I may be in some sort of funk. It is getting harder to write reviews and harder still to finish books. A lack of time and desire means this blog gets ignored in favor of... anything, really. The time I spend surfing around the SFF community has dropped like a rock. Perhaps because there are only so many times you can read repeated discussions and topics before it all starts to get a bit dull. I have been reading though and, when needed, used my Tumblr account that nobody likely knows about. I wrote about two of my recent reads there, Red Shift and The Big Sleep.
Try as I might, I was unable to sit down and write a review for Red Shift. Several attempts were made, but they all crumbled before I was even out of the first paragraph. It is a difficult book to discuss and the format, the small islands of narration within a vast sea of dialogue, has everything to do with it. It is not enough to say that the book manages to convey depth and complexity despite this format, which I have only ever seen in comedic books that never rise above simplistic and lazy, or that the opening is strange and confusing. No, I find myself wanting typing out large swathes of text to quote because it is something that you, the reader, have to experience for yourself. There is so much skill and talent to be found in Red Shift that it left me feeling excited and amazed... and angry that I had not heard of Garner before now.
There were several things that bothered me about this book. The sexism, homophobia, and racism was a major issue that managed to knock me out of the story more times than I bothered to count. A product of the book's times? Sure. It is not, however, something that should be ignored or excused in these modern times. Even now, I wonder if looking to Chandler for inspiration might instill those same bad habits--especially given the anti-PC attitude I have seen often both in life and around the internet. The other issue I had with the book was a matter of pacing. Halfway through the book, everything that matters is settled and it is looking like a good time to wrap things up and call it a day. There's still half a book left though because there's a mystery to be solved, even though no one is paying for it and few people seem happy about our detective's snooping. Least of all me.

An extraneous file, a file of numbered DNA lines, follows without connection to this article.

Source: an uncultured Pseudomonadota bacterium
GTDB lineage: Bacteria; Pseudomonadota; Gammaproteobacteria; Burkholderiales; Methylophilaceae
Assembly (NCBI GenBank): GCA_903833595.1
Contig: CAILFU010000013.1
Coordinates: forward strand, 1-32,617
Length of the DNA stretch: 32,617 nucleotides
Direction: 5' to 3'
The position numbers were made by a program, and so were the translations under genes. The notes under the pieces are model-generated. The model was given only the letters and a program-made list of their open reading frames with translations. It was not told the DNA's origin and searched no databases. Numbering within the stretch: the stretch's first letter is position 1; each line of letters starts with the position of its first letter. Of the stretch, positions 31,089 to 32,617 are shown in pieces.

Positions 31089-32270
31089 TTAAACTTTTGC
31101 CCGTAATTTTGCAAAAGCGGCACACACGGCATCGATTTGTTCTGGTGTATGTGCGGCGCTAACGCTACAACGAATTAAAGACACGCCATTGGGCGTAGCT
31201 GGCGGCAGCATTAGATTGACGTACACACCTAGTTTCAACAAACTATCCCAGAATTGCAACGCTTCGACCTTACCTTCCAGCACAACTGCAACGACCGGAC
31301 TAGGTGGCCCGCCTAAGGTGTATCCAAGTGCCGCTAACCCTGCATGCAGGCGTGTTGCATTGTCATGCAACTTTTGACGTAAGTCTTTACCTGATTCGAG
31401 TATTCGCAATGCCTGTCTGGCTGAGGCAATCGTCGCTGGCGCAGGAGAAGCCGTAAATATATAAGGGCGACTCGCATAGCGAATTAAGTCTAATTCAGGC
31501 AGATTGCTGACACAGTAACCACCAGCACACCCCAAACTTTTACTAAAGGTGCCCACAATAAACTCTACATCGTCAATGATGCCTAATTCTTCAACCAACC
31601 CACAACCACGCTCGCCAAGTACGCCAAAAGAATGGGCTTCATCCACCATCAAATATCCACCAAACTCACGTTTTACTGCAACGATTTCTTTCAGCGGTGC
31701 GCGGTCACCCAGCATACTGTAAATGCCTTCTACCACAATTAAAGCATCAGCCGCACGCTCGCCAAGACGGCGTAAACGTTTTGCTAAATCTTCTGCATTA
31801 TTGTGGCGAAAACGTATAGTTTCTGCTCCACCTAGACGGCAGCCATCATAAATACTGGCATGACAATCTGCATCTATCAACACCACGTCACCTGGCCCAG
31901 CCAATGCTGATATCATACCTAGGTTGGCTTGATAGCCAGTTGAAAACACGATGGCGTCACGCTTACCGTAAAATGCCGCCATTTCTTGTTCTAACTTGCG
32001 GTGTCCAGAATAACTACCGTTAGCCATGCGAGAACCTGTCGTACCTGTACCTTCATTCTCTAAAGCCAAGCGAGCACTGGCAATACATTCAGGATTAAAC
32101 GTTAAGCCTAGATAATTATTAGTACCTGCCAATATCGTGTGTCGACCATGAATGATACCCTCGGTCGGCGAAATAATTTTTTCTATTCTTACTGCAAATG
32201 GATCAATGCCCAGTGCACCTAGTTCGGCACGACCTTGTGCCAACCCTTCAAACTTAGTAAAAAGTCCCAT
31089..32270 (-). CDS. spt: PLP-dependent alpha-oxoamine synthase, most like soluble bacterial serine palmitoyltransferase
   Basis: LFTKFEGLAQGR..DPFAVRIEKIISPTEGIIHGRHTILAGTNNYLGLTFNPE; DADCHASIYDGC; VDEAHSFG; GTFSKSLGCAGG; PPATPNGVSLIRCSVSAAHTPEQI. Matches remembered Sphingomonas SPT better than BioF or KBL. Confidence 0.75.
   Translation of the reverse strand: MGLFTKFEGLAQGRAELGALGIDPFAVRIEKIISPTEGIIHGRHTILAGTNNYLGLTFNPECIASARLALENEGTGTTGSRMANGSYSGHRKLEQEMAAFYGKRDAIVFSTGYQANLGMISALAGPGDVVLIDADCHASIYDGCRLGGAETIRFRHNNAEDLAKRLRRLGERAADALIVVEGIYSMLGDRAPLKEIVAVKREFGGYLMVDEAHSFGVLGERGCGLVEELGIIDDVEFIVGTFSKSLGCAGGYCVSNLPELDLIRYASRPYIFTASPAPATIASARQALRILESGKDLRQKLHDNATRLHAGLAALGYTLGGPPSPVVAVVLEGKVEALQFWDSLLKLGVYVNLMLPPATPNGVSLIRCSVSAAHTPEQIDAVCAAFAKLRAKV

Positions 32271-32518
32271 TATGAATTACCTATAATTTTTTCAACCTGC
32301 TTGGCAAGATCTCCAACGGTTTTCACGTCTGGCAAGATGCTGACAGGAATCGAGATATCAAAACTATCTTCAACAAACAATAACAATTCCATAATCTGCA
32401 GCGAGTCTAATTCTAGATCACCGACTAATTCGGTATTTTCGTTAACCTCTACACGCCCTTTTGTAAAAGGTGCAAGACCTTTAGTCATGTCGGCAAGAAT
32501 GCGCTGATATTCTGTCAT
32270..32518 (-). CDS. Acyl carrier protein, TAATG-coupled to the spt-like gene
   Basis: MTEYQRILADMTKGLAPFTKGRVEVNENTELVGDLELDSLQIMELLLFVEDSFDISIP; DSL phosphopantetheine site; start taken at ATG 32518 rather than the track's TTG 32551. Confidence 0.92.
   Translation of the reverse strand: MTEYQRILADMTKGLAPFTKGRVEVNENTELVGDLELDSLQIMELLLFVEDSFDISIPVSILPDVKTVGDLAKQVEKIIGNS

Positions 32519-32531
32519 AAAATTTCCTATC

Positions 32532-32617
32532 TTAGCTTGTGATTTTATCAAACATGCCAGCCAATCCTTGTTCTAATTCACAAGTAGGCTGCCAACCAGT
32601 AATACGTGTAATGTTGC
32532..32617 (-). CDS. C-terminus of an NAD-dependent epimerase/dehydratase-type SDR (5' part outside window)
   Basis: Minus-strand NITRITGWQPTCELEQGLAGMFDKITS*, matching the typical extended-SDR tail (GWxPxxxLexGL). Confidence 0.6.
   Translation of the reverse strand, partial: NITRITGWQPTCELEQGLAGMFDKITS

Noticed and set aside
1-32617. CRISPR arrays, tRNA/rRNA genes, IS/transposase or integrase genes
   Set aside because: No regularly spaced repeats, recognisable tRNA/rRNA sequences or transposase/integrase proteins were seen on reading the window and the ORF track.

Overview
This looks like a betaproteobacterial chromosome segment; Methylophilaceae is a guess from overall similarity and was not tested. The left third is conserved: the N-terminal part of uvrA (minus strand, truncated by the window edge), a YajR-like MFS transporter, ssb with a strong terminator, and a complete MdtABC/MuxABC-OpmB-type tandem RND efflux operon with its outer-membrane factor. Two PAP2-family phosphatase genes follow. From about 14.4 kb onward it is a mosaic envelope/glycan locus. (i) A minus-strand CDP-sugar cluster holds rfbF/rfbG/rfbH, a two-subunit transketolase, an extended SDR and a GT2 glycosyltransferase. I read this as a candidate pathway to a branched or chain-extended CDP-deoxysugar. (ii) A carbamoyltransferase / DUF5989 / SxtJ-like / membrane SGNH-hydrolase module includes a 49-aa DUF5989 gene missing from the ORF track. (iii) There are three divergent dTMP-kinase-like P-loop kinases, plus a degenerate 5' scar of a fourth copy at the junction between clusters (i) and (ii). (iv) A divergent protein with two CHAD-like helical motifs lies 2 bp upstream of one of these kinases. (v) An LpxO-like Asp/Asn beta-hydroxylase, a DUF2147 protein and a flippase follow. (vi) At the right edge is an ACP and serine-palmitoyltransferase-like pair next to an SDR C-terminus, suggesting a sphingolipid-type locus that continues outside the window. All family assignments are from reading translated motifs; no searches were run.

Speaking of books that could have ended early, I was reading Andrey Kurkov's Death and the Penguin. Was. After 173 pages (Nook-reckoning) and fifty-seven chapters, I could not push myself any further. It was not a bad book by any means and I enjoyed reading it, but as the book continued and fell into one lull after another, my interest began to wane. Forward progression was a matter of characters waiting, doing nothing of import, as time slips by. I would love to see the book through to the end, to find out what happens, but I just can't take it anymore.
Joey Comeau is at least half responsible for the excellent webcomic, A Softer World. If the praise was anything to go by, One Bloody Thing After Another promised to be a comedic, if disturbing horror novel. Unless the parts of my brain that register humor and fear are broken, the book is neither. That is not necessarily a bad thing, mind you, as the book is a decent read and, if not horrifying, definitely strange. Everything is not rainbows and sunshine though. I did not like the main character, Jackie, because she is the sort of wild, crazy character that instantly turns me off. It is like watching a romantic comedy from the perspective and mind of the cliched Manic Pixie Dream Girl. Actually, looking at it in that light makes the character less grating and more interesting. The horror aspects of the novel were rushed, developing mostly off-screen without detail or explanation and derailing any poignancy that might have been gained by its outcome. In fact, the entire book felt rushed. For all of the interesting bits and weirdness, some lingering and detail would have done wonders.